OTTAWA — Two prominent Jewish advocacy groups are voicing concerns about anti-Semitism ahead of a public conversation between NDP MP Niki Ashton and former U.K. Labour leader Jeremy Corbyn.
The planned livestream talk risks pulling New Democrats in a direction “antithetical” to Canadian values, said Shimon Fogel, head of the Toronto-based Centre for Israel and Jewish Affairs, in a joint statement with the Board of Deputies of British Jews.
“Jeremy Corbyn is toxic,” Fogel said, accusing a “small group” of New Democrats of undermining party leadership.
“It is staggering that given the litany of catastrophic, consequential issues before us, including the pandemic, that this is where some in the NDP want to spend the party’s capital.”
The British Labour party suspended Corbyn in October after he said the problem of anti-Semitism in the party had been “dramatically overstated” for political reasons.
He was readmitted as a party member in November after walking back those comments, but is remains an Independent MP after his successor Sir Keir Starmer refused to let him back into the fold.
The Labour party has been grappling with allegations anti-Semitism was allowed to fester under Corbyn, a longtime supporter of Palestinians and a critic of Israel who led the party for almost five years from 2015.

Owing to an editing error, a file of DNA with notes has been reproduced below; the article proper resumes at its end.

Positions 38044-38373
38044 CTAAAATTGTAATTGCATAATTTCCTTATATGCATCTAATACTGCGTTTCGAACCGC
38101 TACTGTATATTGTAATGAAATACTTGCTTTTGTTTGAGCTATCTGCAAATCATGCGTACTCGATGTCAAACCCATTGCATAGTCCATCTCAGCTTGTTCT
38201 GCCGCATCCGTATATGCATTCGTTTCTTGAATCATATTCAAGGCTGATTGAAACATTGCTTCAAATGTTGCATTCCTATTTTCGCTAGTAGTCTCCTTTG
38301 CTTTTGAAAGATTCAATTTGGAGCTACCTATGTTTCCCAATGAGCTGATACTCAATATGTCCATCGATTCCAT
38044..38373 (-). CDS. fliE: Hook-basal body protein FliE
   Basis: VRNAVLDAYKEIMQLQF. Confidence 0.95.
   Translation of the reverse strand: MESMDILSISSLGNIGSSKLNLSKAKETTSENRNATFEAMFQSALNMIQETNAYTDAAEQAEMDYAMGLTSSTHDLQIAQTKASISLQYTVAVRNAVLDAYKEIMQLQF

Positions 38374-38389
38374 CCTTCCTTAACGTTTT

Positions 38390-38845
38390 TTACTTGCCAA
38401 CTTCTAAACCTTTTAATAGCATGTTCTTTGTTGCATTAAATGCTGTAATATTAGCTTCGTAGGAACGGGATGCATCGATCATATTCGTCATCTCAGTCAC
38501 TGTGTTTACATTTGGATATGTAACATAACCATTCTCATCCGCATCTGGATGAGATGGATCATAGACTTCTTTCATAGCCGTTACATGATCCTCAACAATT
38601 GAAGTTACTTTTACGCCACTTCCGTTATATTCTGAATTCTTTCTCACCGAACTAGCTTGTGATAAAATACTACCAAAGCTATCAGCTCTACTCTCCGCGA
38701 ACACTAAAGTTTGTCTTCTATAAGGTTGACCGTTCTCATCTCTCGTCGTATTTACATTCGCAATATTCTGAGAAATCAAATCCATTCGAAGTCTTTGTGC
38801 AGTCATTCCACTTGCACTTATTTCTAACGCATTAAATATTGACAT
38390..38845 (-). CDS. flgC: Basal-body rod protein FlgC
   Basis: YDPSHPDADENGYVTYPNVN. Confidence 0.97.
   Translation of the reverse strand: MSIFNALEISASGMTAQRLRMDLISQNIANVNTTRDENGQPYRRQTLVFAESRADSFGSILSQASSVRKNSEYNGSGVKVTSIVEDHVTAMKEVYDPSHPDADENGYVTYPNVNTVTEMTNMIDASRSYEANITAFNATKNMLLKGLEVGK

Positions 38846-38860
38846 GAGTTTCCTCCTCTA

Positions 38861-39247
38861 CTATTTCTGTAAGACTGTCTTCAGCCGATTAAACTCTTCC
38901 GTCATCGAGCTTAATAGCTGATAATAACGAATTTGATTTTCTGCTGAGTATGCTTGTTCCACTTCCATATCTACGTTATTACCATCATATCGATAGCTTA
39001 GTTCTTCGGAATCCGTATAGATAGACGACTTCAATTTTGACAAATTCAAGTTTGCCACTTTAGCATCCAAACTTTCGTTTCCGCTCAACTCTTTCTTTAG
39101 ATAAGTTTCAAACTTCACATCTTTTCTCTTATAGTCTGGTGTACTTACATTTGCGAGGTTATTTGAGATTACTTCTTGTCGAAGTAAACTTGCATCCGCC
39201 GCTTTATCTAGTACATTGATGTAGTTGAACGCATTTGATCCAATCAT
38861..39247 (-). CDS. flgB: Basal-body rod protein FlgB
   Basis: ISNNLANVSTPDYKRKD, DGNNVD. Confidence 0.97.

Ashton has been promoting on social media the March 20 chat, which will be hosted by Progressive International, an organization launched in 2018 by U.S. Sen. Bernie Sanders, Canadian author Naomi Klein and other progressive politicians and activists.
“This moment is all about building international solidarity,” Ashton said in a Twitter thread Tuesday.
“Here in Canada and around the world, we must find a way to work with movements and activists who share our values and put forward an unapologetically bold vision for our collective future.”
The event will focus on issues that range from growing inequality to the rise of the far right and the threat of climate change.
The NDP said in an email the party and its leader, Jagmeet Singh, are committed to fighting anti-Semitism amid a troubling rise in hateful ideologies.
“New Democrats have been working with organizations to dismantle hate and alt-right groups and proposing solutions to fight against online hate to keep communities safe,” the party said.
“Jagmeet and New Democrats are committed to fighting anti-Semitism and will continue to push the Liberals to take more concrete actions, like attacking online hate, to combat it.”
In October, a report from the U.K. Equality and Human Rights Commission found the Labour party had failed to properly handle anti-Semitism complaints under Corbyn’s tenure, citing examples of harassment — including anti-Semitic tropes — discrimination and political interference in anti-Semitism complaints.
“Equally of concern was a lack of leadership within the Labour party on these issues, which is hard to reconcile with its stated commitment to a zero-tolerance approach to anti-Semitism,” the report stated.
“Our analysis points to a culture within the party which, at best, did not do enough to prevent anti-Semitism and, at worst, could be seen to accept it.”